Martina’s protectiveness toward Troy comes across in the narrative. It is no surprise that when Troy was falsely imprisoned, it was Martina who sprang into action on his behalf. The following anecdote from the book illuminate their closeness but also the difficulty of maintaining their relationship through prison bars.
Martina stormed out of a visitation after an argument with Troy. He called her as soon as she was home, wanting to make sure they were okay. She realized what she had done by leaving when he couldn’t. That night she dreamed she said goodbye to Troy only to glance back to see him talking with a slender black woman—which she realized was herself.
Martina awoke, unsure if she was still with Troy on death row or not. Then the meaning of the dream hit her. She snatched a piece of paper and a pen from her bedside table and wrote down the words that were swimming in her brain: I am Martina Correia and I’m on death row because that is where my brother lives.
Ten years later, an activist would write “I am Troy Davis” on a T-shirt for a rally, the embodiment of Martina’s late night revelation.
One of the most poignant parts of the book is the story of Troy’s relationship with Martina’s son De’Juan. De’Juan was born in 1993, three years after Troy was sent to death row. The book touchingly describes the first time Martina brought her baby to the prison to meet his uncle. Over the years, uncle and nephew formed an indescribable bond. Troy was like a father to De’Juan, helping him with his homework and constantly encouraging him.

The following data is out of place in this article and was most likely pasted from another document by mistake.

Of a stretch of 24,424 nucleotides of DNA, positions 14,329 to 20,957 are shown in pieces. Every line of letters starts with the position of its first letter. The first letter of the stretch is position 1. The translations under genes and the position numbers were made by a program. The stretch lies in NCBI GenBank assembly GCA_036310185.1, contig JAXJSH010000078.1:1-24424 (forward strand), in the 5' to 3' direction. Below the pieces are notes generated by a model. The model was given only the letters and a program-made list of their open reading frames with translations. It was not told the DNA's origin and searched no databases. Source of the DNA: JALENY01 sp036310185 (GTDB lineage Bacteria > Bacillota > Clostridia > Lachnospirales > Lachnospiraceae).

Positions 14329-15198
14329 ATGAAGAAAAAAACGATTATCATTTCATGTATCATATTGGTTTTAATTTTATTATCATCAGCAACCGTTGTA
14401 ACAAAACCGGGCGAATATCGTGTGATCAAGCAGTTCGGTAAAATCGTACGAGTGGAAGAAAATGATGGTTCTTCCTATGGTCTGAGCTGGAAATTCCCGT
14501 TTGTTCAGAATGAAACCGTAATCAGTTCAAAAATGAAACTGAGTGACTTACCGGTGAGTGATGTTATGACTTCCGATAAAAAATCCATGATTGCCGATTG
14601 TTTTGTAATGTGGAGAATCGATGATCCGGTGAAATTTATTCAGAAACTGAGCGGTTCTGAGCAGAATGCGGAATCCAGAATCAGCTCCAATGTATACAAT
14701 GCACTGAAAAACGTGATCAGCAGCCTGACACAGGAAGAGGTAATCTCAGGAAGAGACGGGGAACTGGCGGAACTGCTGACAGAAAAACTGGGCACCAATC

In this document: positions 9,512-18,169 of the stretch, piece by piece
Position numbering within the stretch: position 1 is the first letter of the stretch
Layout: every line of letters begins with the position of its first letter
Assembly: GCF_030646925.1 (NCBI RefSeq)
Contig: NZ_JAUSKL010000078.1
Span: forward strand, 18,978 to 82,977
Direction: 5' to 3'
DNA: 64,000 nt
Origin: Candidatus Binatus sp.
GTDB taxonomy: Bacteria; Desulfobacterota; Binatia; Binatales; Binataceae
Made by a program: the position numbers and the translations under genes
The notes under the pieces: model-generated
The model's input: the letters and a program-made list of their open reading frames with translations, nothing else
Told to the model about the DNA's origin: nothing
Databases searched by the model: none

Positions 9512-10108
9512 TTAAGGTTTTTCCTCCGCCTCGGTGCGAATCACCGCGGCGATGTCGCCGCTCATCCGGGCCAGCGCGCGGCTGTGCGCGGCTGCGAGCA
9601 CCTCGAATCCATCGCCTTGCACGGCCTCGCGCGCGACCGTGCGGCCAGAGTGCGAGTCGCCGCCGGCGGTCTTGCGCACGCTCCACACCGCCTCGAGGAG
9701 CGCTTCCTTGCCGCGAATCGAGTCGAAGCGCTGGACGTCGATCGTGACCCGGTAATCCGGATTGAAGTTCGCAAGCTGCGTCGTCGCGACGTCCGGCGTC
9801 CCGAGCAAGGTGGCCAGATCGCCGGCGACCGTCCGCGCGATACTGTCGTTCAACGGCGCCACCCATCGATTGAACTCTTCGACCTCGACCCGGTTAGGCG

In junior high school, De’Juan did a school project on Troy’s case that went all the way to state competitions and took the top prize in his division. When Virginia died, it was De’Juan who read Troy’s words for his mother during the funeral service. And at Troy’s final parole hearing, it was De’Juan who represented the Davis family, making a powerful appeal for Troy’s life: “It’s hard for me to imagine what life would be like without Uncle Troy. Losing him would mean losing my father, my teacher, my mentor—and my best friend. I love him so much. His death would devastate me. It would devastate my family.”
Finally, there is Troy’s execution. The final days and moments as experienced by Troy and his family are painstakingly recounted. It is no less devastating than that painful night two years ago, but all the more so, as we relive the murder through the eyes of a grief-stricken family.
Martina died on December 1, 2011, two months after Troy was murdered by the State of Georgia. In I Am Troy Davis, the voice that sounds the loudest is Martina’s. Her commitment to activism extended far beyond her brother’s case, both in her work for cancer awareness and against the death penalty. I would unabashedly describe Martina as a hero. I was constantly touched by her thoughtfulness toward her fellow activists; for example, the way she always sent a note on Mother’s Day and other holidays.
To the end, Troy and Martina were still fighting for justice. Just a few weeks before her passing, Martina and De’Juan addressed the CEDP’s annual convention. Martina encouraged folks to stay active in the struggle.
In a letter written just before his execution, Troy gave encouragement to his family and supporters: “There are so many more Troy Davises. This fight to end the death penalty is not won or lost through me, but through our strength to move forward and save every innocent person in captivity around the globe. We need to dismantle this unjust system city by city, state by state, and country by country!”
Every fighter for justice should read I Am Troy Davis. As heartbreaking as the ending is, this story shines as an inspiration in our ongoing struggles. Forever we should remember: We are all Martina Correia. We are all Troy Davis.